The issue presented in the Future Media Productions case is whether by extension of the holdings in Entz-White Lumber and Southeast Co., a debtor in Chapter 11, may satisfy an oversecured creditor’s claim without paying default interest under a note when the claim is paid outside a Chapter 11 plan in connection with a sale of the asset under Bankruptcy Code §363. In that case, the bankruptcy court authorized the debtor to sell the property securing the creditor’s debt and to pay the secured creditor’s claim at the nondefault rate of interest. The court’s decision was founded in part on reported decisions of the Bankruptcy Court for the Central District of California and the Ninth Circuit Bankruptcy Appellate Panel that had extended the holdings of Entz-White Lumber and Southeast Co. holdings to satisfaction of a secured creditor’s claim and “cure” of any default through the payment of the proceeds of a sale of property under §363 to the secured creditor outside a plan.

The Ninth Circuit in Future Media Productions held that such an extension of the Ninth Circuit’s prior holdings to sales of assets under §363 was unwarranted and improper. The Ninth Circuit held that the extension of its prior holdings was not justified because §363 contains no provision for defaults to be “cured” as part of a sale under that statute, unlike §1123, which specifically provides for a cure of defaults under a plan, or §365 pertaining to executory contracts, which provides in the statutory language for the debtor to “cure” defaults under executory contracts and unexpired leases to be assumed.

In reaching this conclusion, the Ninth Circuit specifically cited the U.S. Supreme Court’s recent decision in Travelers Sur. & Cas. Co. of America v. Pacific Gas & Electric Co., 127 S. Ct. 1199 (2007), which the Ninth Circuit interpreted as holding that “the default rate should be enforced, subject only to the substantive law governing the loan agreement, unless a provision of the Bankruptcy Code provides otherwise.” GECC v. Future Media Productions, Inc., 2008 Daily Journal DAR at p. 10270.

While the Ninth Circuit held that the default rate of interest must be paid to satisfy an oversecured creditor’s claim when the claim is paid outside a Chapter 11 plan, so long as such interest would be recoverable under the non-bankruptcy law governing the loan documents, the Ninth Circuit refused to create a bright line rule by holding that the default rate applicable in that case of two percentage points in excess of the non-default rate of interest is reasonable and enforceable as a matter of law “as an allowable default rate differential.”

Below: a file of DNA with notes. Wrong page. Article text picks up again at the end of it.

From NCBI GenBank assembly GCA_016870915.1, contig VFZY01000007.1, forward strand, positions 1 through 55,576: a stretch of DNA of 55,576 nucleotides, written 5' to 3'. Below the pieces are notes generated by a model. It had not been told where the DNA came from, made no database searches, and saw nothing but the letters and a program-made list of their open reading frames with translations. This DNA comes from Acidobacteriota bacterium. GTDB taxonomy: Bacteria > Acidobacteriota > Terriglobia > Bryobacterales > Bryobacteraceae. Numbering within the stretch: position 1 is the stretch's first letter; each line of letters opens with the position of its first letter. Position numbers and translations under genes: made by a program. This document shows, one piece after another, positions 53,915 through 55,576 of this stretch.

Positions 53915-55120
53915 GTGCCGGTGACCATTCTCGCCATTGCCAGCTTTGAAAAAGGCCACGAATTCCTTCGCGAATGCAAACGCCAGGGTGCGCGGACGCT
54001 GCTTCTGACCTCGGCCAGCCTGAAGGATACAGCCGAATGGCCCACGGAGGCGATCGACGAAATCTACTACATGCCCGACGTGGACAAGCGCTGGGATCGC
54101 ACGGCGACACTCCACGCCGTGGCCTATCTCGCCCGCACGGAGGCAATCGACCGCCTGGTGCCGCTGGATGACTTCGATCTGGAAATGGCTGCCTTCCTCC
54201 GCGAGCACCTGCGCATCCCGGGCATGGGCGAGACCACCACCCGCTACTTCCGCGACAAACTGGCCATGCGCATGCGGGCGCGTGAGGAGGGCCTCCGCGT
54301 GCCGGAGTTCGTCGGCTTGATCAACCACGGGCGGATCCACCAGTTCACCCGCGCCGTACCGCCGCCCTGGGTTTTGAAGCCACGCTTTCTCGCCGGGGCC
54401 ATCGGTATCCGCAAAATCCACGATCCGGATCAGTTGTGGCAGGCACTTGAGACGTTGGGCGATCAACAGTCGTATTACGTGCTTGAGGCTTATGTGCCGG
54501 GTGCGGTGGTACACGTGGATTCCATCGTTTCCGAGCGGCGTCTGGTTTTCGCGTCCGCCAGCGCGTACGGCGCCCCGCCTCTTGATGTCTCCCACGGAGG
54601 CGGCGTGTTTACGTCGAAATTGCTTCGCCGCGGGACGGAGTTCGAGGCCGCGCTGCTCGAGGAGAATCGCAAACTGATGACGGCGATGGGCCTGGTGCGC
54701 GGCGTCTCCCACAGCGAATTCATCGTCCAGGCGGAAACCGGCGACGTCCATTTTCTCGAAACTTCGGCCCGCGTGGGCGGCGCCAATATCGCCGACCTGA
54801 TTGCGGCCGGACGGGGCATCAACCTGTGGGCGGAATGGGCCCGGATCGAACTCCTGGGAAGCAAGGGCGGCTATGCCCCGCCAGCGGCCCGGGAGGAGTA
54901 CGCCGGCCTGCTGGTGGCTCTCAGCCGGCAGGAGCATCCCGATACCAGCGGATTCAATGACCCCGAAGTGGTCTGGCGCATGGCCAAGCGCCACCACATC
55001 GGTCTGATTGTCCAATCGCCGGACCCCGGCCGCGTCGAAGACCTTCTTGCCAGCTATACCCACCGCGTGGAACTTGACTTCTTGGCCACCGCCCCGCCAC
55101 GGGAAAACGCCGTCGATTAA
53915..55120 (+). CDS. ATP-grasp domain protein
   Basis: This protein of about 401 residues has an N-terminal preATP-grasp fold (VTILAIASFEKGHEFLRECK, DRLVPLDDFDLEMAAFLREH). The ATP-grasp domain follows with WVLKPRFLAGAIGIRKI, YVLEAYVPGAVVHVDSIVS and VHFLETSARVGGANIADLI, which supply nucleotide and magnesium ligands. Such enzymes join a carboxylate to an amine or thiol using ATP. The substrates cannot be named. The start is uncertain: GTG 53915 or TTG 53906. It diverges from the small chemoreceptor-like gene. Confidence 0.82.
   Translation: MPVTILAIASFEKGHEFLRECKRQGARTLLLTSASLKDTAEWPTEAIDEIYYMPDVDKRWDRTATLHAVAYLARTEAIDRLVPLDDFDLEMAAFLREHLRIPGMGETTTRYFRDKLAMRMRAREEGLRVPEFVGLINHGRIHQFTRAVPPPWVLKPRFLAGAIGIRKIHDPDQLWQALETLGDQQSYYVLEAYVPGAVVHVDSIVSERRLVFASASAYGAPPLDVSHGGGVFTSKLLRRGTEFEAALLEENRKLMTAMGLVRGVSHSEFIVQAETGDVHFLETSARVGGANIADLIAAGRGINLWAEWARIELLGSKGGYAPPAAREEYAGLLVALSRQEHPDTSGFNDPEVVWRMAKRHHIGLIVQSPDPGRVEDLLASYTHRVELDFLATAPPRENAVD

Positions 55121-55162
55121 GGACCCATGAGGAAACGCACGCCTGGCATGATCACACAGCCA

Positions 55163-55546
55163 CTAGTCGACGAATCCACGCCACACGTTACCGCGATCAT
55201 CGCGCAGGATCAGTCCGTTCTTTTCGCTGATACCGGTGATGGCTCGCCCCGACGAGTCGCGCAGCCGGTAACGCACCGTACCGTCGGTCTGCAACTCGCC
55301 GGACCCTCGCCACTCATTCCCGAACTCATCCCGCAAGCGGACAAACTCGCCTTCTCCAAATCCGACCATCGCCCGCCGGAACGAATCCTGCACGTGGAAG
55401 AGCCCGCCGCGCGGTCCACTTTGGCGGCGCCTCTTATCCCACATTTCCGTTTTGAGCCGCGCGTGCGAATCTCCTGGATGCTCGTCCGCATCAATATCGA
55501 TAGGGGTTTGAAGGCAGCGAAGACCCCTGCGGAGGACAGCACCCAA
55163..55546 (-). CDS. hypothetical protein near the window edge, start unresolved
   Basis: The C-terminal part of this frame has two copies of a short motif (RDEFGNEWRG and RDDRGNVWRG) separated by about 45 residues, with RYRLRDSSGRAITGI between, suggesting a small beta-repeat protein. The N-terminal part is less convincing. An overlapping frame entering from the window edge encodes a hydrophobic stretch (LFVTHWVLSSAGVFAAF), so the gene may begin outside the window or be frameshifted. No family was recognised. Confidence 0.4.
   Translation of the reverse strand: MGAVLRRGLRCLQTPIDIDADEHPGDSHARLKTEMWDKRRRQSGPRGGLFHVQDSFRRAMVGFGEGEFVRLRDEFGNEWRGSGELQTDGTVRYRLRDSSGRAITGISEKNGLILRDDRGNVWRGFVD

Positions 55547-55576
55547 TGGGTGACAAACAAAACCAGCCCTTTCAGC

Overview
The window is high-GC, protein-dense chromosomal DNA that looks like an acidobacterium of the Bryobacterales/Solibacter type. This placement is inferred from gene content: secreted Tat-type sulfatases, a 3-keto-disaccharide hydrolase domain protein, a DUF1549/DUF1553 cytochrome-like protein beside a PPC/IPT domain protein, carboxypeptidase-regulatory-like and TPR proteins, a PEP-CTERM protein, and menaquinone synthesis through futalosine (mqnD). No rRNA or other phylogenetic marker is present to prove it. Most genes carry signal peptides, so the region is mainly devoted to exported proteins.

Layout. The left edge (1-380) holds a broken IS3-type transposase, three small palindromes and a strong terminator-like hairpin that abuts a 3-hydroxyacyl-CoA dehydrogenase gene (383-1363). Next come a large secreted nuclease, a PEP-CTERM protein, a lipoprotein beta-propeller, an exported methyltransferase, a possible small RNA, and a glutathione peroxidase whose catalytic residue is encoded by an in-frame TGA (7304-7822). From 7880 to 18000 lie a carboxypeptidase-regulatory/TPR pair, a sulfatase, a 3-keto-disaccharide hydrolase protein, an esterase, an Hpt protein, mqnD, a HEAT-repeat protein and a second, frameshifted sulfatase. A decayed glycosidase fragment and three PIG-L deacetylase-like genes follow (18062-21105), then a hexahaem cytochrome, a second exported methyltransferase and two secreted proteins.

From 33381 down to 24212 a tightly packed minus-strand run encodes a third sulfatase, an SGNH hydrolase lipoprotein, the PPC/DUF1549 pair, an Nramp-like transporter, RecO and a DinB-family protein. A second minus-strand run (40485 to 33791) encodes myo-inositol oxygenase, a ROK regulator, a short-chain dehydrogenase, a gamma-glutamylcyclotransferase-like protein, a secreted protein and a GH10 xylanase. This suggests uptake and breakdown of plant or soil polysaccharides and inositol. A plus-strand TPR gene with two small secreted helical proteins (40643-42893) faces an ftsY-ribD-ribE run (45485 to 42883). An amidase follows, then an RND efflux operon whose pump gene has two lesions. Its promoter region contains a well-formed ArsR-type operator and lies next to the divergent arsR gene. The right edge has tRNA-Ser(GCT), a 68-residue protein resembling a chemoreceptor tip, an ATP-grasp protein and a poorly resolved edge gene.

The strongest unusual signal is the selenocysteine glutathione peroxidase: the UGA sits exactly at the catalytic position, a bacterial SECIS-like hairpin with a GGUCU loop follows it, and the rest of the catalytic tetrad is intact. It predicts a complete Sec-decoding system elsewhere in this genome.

The Ninth Circuit notes that the continued validity of its holdings in Entz-White Lumber and Southeast Co. may be in doubt based on amendments to the Bankruptcy Code in 1994 pursuant to which §1124 now specifically provides for payment of compensation for actual injury sustained by the claimant as a result of a default in order for the creditor to be deemed unimpaired where a default is cured under a plan.

While the court would not declare its prior precedents to be invalid in the Future Media Productions decision, the Ninth Circuit’s acknowledgment that the precedential value of those prior decisions is in doubt should be helpful to creditors in the Ninth Circuit and any other courts, which followed a rule similar to the Ninth Circuit’s regarding the payment of default interest in Chapter 11 on claims in default cured through payment under a plan or asset sale.

Lesley Anne HawesLesley Anne Hawes, a partner in the Los Angeles office of McKenna Long & Aldridge, LLP, specializes in the representation of secured and unsecured creditors in bankruptcy proceedings and in the representation of federal equity receivers appointed in civil enforcement actions by federal agencies. She was one of a team of attorneys who petitioned the U.S. Supreme Court for review and ultimately prevailed in a unanimous decision by the Supreme Court in Union Bank v. Wolas, (In re ZZZZ Best). She is a regular contributor to the Monitor, and has lectured for various organizations.

She graduated Order of the Coif from University of Southern California law school. She earned her undergraduate degree from the University of Southern California, where she graduated magna cum laude with honors in Political Science.